The band released three more albums during this period: Flat Out (1976), Hearts of Stone (1978), and Play it Loud (1980). In 1982, Stoneground released "Bad Machines and Limousines", an E.P. with early band member Pete Sears appearing as a guest on keyboards. In 2004, a reformed Stoneground—featuring Barnes and Price—released the album Back with a Vengeance.






Comentários

  1. Sigh.. for some reason i have always liked to discover obscure bands - this one is quite good.

    California's Stoneground the proto-jam band whipped up a melange of hard rock, country and blues (and, often some gospel-ish overtones in the vocals), a mixture that's often entertaining but at times also unwieldy as their 10- (or more) piece line up must have been to truck around the country.

    Stoneground "Family Album" originally released by Warner Bros. 2ZS 1956. in 1971 on original white label promo 2LP - Sides 1-3 recorded live in San Francisco 8/8/71. Side 4 recorded at the Record Plant, L.A. The music is West Coast hippie rock, not psychedelic and not boogie, but a kind of rhythm and blues infused with soul and elements of gospel!

    Stoneground built some early buzz before their debut album due to live performances, particularly by touring as the house band on the "Medicine Ball Caravan" -- a sort of traveling cross-genre Woodstock-ish festival organized by Warner and San Francisco DJ/occasional record label magnate (and Beau Brummels/Stoneground manager) Tom Donahue.

    Considering their rep was made as a live act with the ability to take on various types of music, it's not entirely surprising that the self-titled debut LP feels a bit unfocused. Despite the fact that half the 10 tracks were written by Valentino, the group goes for a democratic approach and seven different lead singers are featured, which leaves Stoneground sounding more like a compilation album than one band.

    When their debut didn't set the world on fire, Stoneground returned with a mostly live album for their second effort, the double-disc Family Album. Sides 1 through 3 were sourced from KSAN broadcasts, and the chance to hear the band in a live context brings into focus the sound they were going for much more clearly than the previous studio album. The group's easy-rolling groove sounds relaxed but still maintains an intensity missing on their earlier studio material. While Family Album does include more covers than band originals, Stoneground's interpretations are usually so much their own that the covers might as well be new songs. The live set starts with a rollicking version of Johnny Cash's Get Rhythm and the passion and excitement doesn't let up for over 60 minutes. The duet with Sal Valentino on guitar and Annie Sampson on vocals, "Precious Lord". Of special interest to Beau Brummels fans will be some uptempo new rockers by Valentino, and takes on a pair of obscure songs by Brummels songwriter Ron Elliott (who is also listed as co-producer with Valentino and Donahue).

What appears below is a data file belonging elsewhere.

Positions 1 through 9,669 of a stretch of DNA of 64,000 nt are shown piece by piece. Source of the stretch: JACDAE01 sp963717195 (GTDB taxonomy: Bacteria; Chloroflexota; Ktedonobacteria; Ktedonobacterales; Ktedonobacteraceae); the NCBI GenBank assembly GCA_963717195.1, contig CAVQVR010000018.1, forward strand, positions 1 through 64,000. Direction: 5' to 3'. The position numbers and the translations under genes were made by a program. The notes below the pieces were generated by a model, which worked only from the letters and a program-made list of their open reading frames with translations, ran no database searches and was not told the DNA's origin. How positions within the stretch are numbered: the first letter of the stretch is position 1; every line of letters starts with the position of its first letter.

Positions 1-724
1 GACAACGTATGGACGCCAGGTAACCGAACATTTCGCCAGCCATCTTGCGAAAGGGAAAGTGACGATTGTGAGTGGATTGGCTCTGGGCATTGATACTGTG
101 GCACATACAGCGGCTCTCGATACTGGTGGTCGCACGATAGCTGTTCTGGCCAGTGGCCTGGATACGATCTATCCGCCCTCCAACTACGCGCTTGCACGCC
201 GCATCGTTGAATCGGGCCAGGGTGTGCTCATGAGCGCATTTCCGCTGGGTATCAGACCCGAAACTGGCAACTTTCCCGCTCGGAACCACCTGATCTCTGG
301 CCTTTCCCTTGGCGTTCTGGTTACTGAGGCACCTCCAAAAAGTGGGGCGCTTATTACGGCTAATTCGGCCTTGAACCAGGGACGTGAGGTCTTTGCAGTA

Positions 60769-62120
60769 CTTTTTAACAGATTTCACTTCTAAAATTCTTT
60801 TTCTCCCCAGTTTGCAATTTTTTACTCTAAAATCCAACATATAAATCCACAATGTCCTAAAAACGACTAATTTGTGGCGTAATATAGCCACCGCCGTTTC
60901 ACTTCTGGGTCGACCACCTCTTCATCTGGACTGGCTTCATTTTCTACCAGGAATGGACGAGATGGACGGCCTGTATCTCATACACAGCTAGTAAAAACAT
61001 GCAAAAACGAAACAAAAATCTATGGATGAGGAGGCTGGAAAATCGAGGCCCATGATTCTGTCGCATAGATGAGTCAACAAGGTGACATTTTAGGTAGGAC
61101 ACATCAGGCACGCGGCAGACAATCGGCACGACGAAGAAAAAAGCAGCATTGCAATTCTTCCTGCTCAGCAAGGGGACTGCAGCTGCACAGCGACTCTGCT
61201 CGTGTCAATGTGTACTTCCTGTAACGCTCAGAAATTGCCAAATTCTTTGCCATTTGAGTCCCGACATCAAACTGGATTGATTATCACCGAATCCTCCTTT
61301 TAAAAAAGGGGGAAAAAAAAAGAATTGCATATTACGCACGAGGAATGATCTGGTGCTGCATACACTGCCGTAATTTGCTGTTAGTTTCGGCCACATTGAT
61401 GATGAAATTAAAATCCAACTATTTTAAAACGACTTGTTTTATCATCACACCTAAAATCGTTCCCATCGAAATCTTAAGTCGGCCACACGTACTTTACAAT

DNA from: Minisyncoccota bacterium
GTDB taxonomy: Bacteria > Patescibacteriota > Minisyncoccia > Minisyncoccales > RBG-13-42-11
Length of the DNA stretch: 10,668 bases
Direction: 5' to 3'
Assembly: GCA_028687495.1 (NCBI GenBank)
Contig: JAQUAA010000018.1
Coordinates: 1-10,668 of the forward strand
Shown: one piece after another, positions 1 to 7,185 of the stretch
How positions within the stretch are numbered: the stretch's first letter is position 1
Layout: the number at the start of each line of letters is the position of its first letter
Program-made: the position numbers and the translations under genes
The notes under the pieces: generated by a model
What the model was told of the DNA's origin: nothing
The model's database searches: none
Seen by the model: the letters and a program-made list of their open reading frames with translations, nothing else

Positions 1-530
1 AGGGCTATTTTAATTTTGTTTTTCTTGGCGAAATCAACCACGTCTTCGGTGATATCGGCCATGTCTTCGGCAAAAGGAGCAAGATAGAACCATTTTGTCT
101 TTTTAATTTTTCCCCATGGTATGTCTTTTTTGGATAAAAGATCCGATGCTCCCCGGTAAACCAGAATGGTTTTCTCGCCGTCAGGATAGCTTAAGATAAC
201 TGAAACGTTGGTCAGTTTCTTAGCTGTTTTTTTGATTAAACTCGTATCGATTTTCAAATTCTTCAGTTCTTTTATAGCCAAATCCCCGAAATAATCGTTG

Stoneground 3 features 12 original songs, including six by Valentino, and adds horns to their sonic mix. This album is quite a bit more straightforwardly '70s pop/rock-oriented, with only a couple songs clocking in over four minutes. Along with including perhaps Valentino's best song for the group, "From a Sad Man into a Deep Blue Sea," it's certainly their most coherent-sounding album due to the more unified sound. I haven't listened to it enough yet to decide whether that coherency is an improvement over their earlier more free-wheeling efforts, though.

    @Nel:As always, thanks for sharing.

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  2. Thanks very much. Sal Valentino's voice is very distinctive and beautiful.

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  3. Links are dead. Please repost when you have time.

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    1. EAC > Flac+.cue+log+scans

      https://mega.nz/#!IwhQgZyb!e9zsKVAfpgFr3UqB91GBYu7sGr934HW2fqLzhnXl_Ko